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Monday, February 29, 2016

"Effective Generational Ministry" (Elisabeth A. Nesbit Sbanotto and Craig L. Blomberg)

TITLE: Effective Generational Ministry: Biblical and Practical Insights for Transforming Church Communities
AUTHOR: Elisabeth A. Nesbit Sbanotto and Craig L. Blomberg
PUBLISHER: Grand Rapids, MI: Baker Academic, 2016, (282 pages).

How do you build community among the three largest generations in this day and age? What are the cultural and generational differences among them? How do we navigate the complexities and varying expectations across the different generations? To what extent do we allow cultural contexts influence our ministry in churches? In the words of the authors, how can we do effective generational ministry? In a book that strings together various ideas from sociological, spiritual, anthropological, ecclesiological, and other fields of study, Sbanotto and Blomberg have put together years of research and experience to give three key generations some understanding of themselves and of one another. First off, they define the three groups as follows:
  1. Baby Boomers: Born 1946 - 1964
  2. Generation Xers: Born 1965 - 1981
  3. Millennials: Born 1982 - 2001
They note that the distinctions are porous enough to allow "cuspers" who hover between generations. Sbanotto herself is born in 1981, and considers herself between Generation Xers and Millenials. At the same time, she has benefitted from the secure environment by her parents who were born in the Baby Boomer generation. Her PhD thesis supervisor, Dr Blomberg himself was born in 1955, also keenly aware of the cultural nuances experienced by his generation and the next. Both of them agree that every generation tends to take the previous generation for granted, sometimes blaming them, and reacted against them by responding differently in accordance to their own generational context. For them, "lived experience" is more meaningful than "learned experience." The format of the book is the same. First, the authors describe the general patterns and behaviours of each generation. Second, they bring in the biblical perspective about how the Word of God sheds light on the generational differences. Third, they highlight basic "priorities for ministry" of each generation. What follows suit is an insightful and information-filled resource for effective ministry in and across each generation. 

A) The Boomers
Called the "oldest child," they are the current leaders in mainstream society. With a strong sense of lived identity and history, they have influenced American society for the past 50 years. Many are now approaching or are into retirement age. Born to WWII era parents, they have experienced much political turmoil and economic challenges in the past. Some values include a strong work ethic, deep personal responsibility in society, sense of equality, nationalistic, and hard work. Their challenges include materialism, busyness in earning a living, marriages that end up in divorces, and the struggle between managing work and Church.  Some priorities they face are the coming aging phenomenon; downsizing; having a sense of identity that is work-driven; deteriorating health; and a temptation to harp back and getting stuck on the "good old days." They need to adopt a more forward looking disposition to life beyond and to the generations before them.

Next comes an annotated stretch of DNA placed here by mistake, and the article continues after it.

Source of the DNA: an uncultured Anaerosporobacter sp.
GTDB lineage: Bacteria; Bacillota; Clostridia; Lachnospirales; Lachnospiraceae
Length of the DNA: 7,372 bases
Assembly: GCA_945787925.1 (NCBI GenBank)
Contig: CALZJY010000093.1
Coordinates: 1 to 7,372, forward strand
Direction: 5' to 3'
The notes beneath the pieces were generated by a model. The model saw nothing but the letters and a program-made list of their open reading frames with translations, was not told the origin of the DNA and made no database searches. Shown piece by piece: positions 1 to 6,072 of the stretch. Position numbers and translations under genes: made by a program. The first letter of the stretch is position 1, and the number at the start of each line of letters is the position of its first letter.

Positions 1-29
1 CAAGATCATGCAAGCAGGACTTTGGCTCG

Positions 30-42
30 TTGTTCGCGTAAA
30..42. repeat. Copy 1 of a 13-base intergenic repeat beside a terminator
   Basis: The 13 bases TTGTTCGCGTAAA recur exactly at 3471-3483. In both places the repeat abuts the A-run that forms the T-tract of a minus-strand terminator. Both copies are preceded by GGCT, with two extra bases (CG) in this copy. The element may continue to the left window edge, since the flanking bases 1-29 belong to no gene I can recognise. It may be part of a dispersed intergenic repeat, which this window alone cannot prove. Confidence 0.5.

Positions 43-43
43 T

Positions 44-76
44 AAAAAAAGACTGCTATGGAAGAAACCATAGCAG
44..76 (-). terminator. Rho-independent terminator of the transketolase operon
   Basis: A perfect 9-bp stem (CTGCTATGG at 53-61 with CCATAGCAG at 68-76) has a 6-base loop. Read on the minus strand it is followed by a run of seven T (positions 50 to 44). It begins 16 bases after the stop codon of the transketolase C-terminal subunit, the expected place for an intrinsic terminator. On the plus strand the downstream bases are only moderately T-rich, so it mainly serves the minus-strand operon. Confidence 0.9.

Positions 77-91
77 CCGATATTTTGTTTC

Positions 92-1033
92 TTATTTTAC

B) The Generation Xers
Called the "middle child," they can become "lost" in terms of positions of power and influence. They tend to be more compromising and quiet nonconformists. They refuse to be boxed into some category, preferring instead to be left alone to pursue their own self-help programs and growth. They are more intentional about self, innovative, free, and accommodating of all parties. In terms of their reaction to the workplace, those who had seen their parents careers crumble and businesses fail would take on a different path so that they will not fall into the same traps as their parents. Sometimes, this meant they simply pursue other careers, even non-profits. Due to the marital struggles of their parents, Xers can become quite skeptical about marriage. Those who start a family will tend to place a high premium on their families. Their version of religion is also steeped in skepticism. Many become silent participants in their churches. One of the key struggles is between their individualism and community. They strive less for material wealth, more for other more important things in life. Some priorities include addressing their skepticism, their hunger for community, their need for experience, and their changing worldview of culture, religion, and society. Sbanotto uses the metaphor of a home to talk about the unique position of Xers. Key to understanding them is the need for safety, for acceptance and warmth. They need to look for home. What is needed in ministry to Xers is to help them co-create a space for home, for warmth, for togetherness. They need to cultivate trust so as to open up to the other generations. The other generations should do their part in accepting their unique generational experiences.